children at Kidsfirst Kindergarten Alexandra are bringing the language of Aotearoa alive from a young age.

For Maori Language Week, the children presented a series of waiata and a haka to pupils from nearby Alexandra Primary School.

Teacher Gayle Taucher said te reo Maori was integrated into their programme all year round, but they had made a conscious effort to have kapa haka every week leading up to Maori Language Week.

‘‘That has been really popular with the children, and some of the older ones are becoming leaders through it and enjoying the haka.’’

Te reo Maori was the basis of Maori tradition.

‘‘It is crucial for children to learn that there is more than one official language in New Zealand.’’

Integrating Maori at a young age was useful ‘‘because they are such sponges’’ and could absorb other languages easily.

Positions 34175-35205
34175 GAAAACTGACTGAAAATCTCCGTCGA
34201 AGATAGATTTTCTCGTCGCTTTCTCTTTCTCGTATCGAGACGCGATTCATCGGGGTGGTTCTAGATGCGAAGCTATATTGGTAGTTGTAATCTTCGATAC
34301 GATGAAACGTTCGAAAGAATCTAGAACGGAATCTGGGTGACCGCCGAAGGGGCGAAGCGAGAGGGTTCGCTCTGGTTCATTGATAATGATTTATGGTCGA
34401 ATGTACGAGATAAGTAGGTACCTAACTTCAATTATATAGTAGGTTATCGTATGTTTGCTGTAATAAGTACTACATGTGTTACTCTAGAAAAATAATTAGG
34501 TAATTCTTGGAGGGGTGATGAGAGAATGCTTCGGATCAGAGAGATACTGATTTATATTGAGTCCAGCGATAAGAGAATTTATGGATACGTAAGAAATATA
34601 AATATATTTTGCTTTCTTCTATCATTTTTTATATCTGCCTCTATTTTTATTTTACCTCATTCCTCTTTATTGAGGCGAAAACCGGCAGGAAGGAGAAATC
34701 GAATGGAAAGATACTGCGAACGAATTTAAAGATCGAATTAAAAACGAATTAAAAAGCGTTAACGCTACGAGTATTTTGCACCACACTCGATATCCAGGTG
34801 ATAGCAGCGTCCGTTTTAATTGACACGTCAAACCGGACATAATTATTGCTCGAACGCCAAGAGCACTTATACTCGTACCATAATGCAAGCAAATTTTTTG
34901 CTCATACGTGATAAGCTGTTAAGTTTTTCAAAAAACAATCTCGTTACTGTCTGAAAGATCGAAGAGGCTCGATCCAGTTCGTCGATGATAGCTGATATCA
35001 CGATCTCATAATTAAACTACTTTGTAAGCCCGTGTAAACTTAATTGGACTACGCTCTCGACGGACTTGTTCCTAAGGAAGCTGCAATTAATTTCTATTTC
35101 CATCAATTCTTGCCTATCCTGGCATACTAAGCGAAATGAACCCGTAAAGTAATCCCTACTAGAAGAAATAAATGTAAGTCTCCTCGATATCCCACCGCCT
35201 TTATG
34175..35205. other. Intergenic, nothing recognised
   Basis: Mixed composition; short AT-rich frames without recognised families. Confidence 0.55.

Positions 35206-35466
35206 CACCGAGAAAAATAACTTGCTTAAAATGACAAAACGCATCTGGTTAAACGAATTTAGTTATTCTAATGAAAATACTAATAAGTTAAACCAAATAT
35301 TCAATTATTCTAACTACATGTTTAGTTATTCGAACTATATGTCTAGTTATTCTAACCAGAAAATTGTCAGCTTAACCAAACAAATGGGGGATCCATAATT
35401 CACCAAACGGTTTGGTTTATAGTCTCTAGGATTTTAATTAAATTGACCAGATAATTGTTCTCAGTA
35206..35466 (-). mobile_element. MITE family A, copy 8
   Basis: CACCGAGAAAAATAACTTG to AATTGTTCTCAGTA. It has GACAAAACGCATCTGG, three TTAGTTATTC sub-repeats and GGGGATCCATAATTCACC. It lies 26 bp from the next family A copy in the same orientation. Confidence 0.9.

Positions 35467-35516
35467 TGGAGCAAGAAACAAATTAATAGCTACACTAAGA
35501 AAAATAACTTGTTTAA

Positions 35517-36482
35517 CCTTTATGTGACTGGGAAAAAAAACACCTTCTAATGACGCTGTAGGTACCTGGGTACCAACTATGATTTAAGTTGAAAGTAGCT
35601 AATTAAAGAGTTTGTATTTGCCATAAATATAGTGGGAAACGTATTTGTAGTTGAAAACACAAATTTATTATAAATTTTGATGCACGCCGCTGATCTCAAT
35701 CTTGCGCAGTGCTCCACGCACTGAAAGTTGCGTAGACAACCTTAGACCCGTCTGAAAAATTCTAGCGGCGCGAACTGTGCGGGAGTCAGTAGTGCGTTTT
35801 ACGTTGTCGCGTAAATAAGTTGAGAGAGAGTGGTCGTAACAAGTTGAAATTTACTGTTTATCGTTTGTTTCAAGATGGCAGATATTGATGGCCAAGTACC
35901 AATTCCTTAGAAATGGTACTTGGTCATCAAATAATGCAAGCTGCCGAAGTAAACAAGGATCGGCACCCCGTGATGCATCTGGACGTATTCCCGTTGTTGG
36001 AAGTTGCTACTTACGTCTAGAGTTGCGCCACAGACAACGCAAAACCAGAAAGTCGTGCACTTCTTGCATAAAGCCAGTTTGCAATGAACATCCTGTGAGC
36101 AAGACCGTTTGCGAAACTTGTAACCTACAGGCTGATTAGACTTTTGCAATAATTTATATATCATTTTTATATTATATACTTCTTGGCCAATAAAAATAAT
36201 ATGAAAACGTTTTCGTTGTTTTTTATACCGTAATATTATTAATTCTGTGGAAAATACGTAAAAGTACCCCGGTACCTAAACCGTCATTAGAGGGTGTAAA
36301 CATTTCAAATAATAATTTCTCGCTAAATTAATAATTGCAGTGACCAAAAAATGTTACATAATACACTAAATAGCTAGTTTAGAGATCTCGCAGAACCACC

‘‘They love it, it keeps their brains ticking over.’’


Te Wiki o te Reo Maori

Kia ora koutou.
Readers of The News will today notice a fresh phrase on the front page as they sip their kawhe and sit down for a read.
To mark Te Wiki o te Reo Maori (Maori Language Week), all Allied Press community newspapers will carry a te reo Maori message above their mastheads.
‘‘Kei te pu o to hapori’’ translates as: ‘‘At the heart of your community.’’
It’s an important message, and it’s important we celebrate te reo Maori this week.

 Running sport mediaNIKE